As Albanese rejoins the campaign trail, so do interest rates for the first time in about 15 years

Home Politics As Albanese rejoins the campaign trail, so do interest rates for the first time in about 15 years
As Albanese rejoins the campaign trail, so do interest rates for the first time in about 15 years

Welcome to the end of Week Three, everyone, and it’s a big hello to Interest Rates — joining us on the campaign trail as a key issue for the first time in about 15 years.

Given the long hiatus, it’s worth a quick recap of the rules of thumb that traditionally accompany politicians’ assessment of their own ability to influence complex matters like inflation and interest rate increases, by playing a little game I like to call: “Is this debacle my fault?”

When interest rates are low, prime ministers and treasurers are often passionately struck by the extent to which this outcome is driven by their own expert handling of the complex high-performance motor vehicle that is the Australian economy.

When interest rates were last an election issue, the Howard Government went to great lengths to remind voters that excessive government spending (such as that habitually indulged in by Labor governments, the listener was invited to infer) caused inflation to rise and thus generated higher interest rates.

An orgiastic, Salem-style hysteria about inflationary government spending gathered pace — which oddly enough didn’t apply to things like the Superannuation Guarantee, the Baby Bonus or the private health insurance rebate, in which public resources were directed towards people who strictly speaking didn’t need them.

It’s why, in 2004, poor old Mark Latham had to sign a ridiculous giant cardboard pledge to “guarantee” that he’d keep interest rates low.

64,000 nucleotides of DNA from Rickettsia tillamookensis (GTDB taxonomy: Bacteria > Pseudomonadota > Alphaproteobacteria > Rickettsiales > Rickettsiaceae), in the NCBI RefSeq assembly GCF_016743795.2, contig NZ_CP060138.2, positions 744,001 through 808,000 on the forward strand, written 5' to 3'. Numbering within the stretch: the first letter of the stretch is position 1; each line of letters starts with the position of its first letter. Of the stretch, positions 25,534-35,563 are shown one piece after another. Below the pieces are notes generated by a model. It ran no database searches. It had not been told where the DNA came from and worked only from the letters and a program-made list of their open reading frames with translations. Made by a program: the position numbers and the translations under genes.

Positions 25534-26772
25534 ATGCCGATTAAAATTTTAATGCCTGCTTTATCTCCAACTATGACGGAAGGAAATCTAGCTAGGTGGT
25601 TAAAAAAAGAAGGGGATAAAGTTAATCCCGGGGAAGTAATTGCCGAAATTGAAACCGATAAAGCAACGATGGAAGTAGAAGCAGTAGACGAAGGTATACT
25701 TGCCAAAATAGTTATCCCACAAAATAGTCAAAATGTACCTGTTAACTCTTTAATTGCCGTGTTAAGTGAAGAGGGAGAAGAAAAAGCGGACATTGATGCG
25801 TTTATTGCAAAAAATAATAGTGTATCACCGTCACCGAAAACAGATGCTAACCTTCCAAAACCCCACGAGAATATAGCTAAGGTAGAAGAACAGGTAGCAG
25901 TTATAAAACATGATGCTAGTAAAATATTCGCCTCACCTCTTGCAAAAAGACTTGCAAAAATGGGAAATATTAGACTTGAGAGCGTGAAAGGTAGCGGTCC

So richly fetishised was the causal relationship between fiscal settings and interest rates at the time that the idea they could be affected by signing a big sheet of cardboard wasn’t even the silliest notion in the room. Good times!

A quite different approach

How things have changed, though.

When pressed to explain this week’s sickening inflation spike, the Treasurer didn’t even rhetorically ask himself if it was anything to do with the jumbo super-soaker of stimulatory spending that’s been trained on the Australian economy since the nation first noticed a loss of taste and smell.

He opted, instead, for What You Say When Things Are Bad — which is, essentially, that it’s beyond our control. Russia, the pandemic, freighters getting jammed in the Suez, that sort of thing.

Scott Morrison holds a glass of whisky during a visit to a distillery.
Scott Morrison popped by a whisky distillery in Tasmania, amid continuing discussion about cost of living pressure. (AAP: Mick Tsikas)

Now, this is a cheeky generalisation to throw over absolutely all the inflation drivers. The 5.7 per cent increase to the cost of new-build homes is surely a leeeetle bit related to the fact that the government keeps chucking money at this already-quite-toasty sector. And it would take a superhuman act of grace to conclude that the 6.3 per cent hike in university fees is unrelated to the government’s decision to, er, increase them.